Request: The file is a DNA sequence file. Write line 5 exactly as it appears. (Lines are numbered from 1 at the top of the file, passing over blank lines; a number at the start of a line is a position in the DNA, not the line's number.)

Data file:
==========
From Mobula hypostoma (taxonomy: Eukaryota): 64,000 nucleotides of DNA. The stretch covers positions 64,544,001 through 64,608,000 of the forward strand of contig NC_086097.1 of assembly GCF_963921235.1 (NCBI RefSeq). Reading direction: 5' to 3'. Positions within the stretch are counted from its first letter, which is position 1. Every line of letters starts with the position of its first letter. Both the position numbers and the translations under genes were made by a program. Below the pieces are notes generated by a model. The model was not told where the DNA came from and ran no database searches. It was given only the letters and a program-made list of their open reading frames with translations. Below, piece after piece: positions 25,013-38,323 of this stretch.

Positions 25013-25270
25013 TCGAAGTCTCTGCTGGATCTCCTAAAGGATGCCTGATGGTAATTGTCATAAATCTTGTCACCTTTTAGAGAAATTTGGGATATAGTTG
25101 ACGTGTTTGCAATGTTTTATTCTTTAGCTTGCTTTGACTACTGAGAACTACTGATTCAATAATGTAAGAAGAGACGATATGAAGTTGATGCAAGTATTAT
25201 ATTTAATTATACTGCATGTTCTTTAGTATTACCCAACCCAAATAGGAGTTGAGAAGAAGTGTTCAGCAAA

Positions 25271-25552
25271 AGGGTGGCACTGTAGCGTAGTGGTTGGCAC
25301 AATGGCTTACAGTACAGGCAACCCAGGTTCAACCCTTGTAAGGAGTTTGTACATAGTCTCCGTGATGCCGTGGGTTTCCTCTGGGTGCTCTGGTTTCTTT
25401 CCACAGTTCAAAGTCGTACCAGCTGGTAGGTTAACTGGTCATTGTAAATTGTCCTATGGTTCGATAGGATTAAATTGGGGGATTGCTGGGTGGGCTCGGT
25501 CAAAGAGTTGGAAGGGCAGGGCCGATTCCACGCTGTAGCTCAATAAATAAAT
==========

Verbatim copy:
25201 ATTTAATTATACTGCATGTTCTTTAGTATTACCCAACCCAAATAGGAGTTGAGAAGAAGTGTTCAGCAAA